Did you ever wonder why we use the word sound with this meaning?
No? Well luckily for you, I have!
The reason is actually pretty simple. The two most common meanings of sound came about completely independently. The most common meaning, something you hear, comes from the Old French son.
The second meaning, free from defect or injury, comes from the Old English gesund, meaning safe, in good condition. This, like most everyday English words, can be traced back to Proto-Germanic, and shares a root with Gesundheit, the German post-sneezing interjection!
Of course if you really think about it, there are two more (admittedly less common) meanings for sound. You can sound the depths of the ocean (i.e. measure them, from the Old French sonder. And there’s a sound, a narrow stretch of water, from the Old Norse sund (as these two are water-related though, there might be some slight link between them).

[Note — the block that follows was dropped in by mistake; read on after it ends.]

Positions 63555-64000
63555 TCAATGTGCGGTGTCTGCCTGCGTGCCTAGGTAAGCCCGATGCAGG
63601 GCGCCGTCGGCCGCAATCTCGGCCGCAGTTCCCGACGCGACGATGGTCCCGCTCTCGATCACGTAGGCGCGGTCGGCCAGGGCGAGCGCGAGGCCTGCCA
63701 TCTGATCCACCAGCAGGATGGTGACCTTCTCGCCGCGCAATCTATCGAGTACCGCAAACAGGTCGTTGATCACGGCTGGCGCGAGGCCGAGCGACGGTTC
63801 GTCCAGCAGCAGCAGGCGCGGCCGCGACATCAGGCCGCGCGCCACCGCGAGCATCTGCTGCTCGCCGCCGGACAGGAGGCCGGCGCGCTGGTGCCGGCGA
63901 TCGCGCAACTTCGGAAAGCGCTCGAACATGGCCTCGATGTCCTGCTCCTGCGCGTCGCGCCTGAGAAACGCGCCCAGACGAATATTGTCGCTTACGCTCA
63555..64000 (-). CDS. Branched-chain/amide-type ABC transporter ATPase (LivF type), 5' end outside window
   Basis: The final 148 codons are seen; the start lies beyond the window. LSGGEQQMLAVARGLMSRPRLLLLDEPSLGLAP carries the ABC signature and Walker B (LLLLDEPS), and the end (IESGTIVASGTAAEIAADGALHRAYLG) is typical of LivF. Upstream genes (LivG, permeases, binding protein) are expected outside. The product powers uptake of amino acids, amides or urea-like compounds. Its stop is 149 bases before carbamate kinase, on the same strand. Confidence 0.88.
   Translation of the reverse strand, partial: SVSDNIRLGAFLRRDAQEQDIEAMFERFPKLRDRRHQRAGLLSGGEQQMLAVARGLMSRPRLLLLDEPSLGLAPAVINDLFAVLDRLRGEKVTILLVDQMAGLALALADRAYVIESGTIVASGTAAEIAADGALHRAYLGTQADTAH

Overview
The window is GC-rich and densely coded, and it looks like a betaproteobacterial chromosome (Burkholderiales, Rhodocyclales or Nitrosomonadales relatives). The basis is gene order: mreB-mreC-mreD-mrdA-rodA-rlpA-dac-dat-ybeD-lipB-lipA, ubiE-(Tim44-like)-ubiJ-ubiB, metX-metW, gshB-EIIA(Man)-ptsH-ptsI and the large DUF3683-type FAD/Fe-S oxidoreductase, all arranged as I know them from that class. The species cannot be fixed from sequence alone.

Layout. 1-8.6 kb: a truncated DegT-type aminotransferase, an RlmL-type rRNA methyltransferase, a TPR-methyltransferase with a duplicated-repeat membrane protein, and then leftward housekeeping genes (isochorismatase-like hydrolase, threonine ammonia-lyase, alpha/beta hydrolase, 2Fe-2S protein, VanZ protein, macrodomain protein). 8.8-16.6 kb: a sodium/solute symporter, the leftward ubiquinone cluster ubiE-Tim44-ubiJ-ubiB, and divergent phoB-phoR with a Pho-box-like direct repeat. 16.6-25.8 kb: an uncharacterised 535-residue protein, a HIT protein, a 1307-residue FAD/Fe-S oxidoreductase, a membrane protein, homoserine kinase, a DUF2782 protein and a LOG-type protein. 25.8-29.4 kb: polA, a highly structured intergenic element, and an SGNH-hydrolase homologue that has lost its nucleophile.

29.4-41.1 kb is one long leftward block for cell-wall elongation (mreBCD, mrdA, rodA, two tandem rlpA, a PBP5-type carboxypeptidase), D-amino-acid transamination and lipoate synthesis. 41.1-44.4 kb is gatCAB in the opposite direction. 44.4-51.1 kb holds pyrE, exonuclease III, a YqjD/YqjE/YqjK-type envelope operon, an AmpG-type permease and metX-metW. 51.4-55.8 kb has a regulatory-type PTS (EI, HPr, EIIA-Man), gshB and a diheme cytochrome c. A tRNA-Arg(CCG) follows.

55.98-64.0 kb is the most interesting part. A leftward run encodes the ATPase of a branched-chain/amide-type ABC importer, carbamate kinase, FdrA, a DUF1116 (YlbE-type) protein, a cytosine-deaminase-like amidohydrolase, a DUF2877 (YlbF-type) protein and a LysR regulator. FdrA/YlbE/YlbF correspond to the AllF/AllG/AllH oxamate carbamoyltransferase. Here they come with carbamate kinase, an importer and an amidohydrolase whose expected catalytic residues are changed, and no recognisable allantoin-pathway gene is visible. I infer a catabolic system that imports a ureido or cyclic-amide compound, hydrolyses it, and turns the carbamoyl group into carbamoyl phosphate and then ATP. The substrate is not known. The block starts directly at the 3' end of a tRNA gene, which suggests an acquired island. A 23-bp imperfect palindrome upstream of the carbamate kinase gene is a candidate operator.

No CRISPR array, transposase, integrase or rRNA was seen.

So, four different meanings for sound, all with quite different origins. The fact that they all look and sound the same is really just coincidence. Well, perhaps not entirely. The olders words these sounds are derived from are all fairly different, yet they all still converged on the specific spelling and sound of sound. Maybe there’s something inherently appealing the word. But there’s also the fact that, no matter how diverse a language might seem, each one is still limited a surprisingly restricted range of sounds. Imagine if the word were sond. Or sund. They sound weird, don’t they? So even though son and sund and so on are all quite different, there weren’t many options for what the English words derived from them would sound like, and so we ended up with so many words called sound.
Hopefully that’s a sound enough explanation!